Lawmakers debate bumping up school aid as part of budget talks

School districts on Long Island have taken huge financial hits from the pandemic, but state lawmakers are debating funding increases as part of budget talks.
If you look at your property tax bill, you'll see the biggest single-dollar figure is for school taxes. They account for nearly two-thirds of the average tax bill on Long Island.
It's for that reason why the amount of school aid that districts get from the state every year is a big deal -- because the more they get, the less they have to ask of taxpayers.
As state budget talks enter their final stages, both the state Senate and Assembly are proposing school aid hikes of more than 6%. Those numbers can change, but school officials say any increase would help offset cuts and losses school districts experienced last year.
"The costs to start up were incredible. Millions of dollars were invested in whether it was shields, distancing, in technology for virtual learning. Millions of dollars were spent," says Nassau BOCES District Superintendent Robert Dillon.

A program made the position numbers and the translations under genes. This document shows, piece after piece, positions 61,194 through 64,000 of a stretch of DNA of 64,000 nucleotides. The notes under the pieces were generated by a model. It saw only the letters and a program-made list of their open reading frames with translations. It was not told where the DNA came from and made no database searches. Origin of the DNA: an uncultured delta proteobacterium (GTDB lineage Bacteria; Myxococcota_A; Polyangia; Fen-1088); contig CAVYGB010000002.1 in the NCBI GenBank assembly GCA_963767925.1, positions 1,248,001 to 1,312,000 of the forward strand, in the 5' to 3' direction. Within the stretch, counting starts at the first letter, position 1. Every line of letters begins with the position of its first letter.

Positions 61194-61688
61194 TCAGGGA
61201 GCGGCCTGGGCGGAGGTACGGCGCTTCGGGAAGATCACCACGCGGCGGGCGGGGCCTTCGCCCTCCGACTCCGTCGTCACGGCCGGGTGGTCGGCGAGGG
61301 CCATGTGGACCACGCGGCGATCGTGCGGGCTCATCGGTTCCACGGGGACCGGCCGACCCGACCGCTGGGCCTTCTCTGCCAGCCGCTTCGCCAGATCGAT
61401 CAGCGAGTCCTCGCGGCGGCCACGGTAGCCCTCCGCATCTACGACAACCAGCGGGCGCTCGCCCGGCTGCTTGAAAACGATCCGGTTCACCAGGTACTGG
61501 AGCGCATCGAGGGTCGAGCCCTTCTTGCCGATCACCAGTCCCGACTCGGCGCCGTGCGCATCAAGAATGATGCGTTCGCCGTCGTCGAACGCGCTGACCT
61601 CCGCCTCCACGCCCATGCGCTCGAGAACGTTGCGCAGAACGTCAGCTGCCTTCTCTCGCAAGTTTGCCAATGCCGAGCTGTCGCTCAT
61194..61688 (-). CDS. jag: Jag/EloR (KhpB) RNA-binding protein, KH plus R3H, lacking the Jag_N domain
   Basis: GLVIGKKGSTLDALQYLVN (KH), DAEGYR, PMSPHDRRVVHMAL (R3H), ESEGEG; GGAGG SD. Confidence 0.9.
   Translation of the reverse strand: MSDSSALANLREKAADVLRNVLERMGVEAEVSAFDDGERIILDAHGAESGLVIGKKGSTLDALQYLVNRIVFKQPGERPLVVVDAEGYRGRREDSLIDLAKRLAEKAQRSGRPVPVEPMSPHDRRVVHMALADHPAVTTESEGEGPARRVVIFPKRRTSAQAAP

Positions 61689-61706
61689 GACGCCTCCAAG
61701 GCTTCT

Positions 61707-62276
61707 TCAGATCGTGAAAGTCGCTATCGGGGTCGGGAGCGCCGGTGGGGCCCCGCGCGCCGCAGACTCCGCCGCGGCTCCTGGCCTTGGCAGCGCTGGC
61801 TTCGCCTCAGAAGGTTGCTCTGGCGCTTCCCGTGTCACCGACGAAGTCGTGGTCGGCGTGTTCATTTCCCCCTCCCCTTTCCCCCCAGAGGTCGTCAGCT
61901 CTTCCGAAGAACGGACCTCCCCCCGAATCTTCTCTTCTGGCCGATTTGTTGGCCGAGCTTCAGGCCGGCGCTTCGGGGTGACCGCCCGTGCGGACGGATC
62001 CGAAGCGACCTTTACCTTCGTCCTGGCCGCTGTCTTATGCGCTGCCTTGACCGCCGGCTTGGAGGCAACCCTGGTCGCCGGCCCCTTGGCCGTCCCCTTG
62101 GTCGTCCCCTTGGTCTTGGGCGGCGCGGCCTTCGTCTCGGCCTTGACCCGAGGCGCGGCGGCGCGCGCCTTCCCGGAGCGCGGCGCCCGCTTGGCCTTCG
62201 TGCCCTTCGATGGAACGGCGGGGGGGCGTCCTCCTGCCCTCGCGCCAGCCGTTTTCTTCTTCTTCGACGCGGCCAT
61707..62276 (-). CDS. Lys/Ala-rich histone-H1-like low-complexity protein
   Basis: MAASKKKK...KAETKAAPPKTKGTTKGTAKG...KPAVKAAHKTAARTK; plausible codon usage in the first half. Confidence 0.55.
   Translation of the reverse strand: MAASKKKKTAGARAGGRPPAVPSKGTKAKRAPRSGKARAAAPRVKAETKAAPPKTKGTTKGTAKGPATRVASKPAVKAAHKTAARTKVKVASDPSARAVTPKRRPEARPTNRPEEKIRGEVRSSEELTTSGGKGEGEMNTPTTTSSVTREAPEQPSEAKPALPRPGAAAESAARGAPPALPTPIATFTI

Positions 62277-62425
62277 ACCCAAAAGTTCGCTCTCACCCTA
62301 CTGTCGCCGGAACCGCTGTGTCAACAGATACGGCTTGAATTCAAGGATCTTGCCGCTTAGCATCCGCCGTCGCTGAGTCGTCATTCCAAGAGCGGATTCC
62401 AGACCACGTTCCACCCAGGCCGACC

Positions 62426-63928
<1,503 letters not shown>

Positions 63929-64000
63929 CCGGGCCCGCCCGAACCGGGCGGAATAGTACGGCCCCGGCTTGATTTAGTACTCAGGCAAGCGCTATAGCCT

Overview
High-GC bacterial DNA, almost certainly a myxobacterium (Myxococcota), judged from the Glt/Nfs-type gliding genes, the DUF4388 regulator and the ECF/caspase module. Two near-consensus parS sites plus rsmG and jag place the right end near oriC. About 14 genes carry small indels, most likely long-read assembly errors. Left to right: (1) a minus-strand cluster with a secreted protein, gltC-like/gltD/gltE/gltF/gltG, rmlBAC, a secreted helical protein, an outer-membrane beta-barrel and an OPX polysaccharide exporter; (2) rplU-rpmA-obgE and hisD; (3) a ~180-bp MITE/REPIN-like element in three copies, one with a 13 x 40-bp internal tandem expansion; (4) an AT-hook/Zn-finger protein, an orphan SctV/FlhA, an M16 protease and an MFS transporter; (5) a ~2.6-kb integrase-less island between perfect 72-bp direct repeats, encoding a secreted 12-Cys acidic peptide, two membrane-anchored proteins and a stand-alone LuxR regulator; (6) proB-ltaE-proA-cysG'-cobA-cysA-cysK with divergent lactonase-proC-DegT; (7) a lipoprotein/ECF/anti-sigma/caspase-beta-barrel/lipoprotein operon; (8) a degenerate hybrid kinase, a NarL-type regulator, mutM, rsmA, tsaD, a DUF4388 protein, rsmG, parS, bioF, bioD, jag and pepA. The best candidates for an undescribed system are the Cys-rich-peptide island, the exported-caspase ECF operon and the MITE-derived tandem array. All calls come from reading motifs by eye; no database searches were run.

In Long Island's largest school district, Brentwood, Superintendent Richard Loeschner says he'd like extra funding to rehire employees who were laid off.
"We had to do quite a bit of reducing of staff – critical staff in terms of development of kids in the elementary, middle and high school," says Loeschner. "We had to reduce many of those staff members. So we're looking to add those back in to help our students."
As for where the money is coming from, a good chunk is from Washington. In the recently passed stimulus plan, states were given billions of dollars to be used for schools. Since that's a one-time infusion of cash, some are warning school districts to set aside as much as possible as reserve funds.
The numbers could change though -- legislators are proposing substantially more in aid than the governor is.
In terms of the federal money earmarked for education, districts with a higher percentage of students whose families are living in poverty get a higher percentage of aid.
A new budget has to be in place by April 1.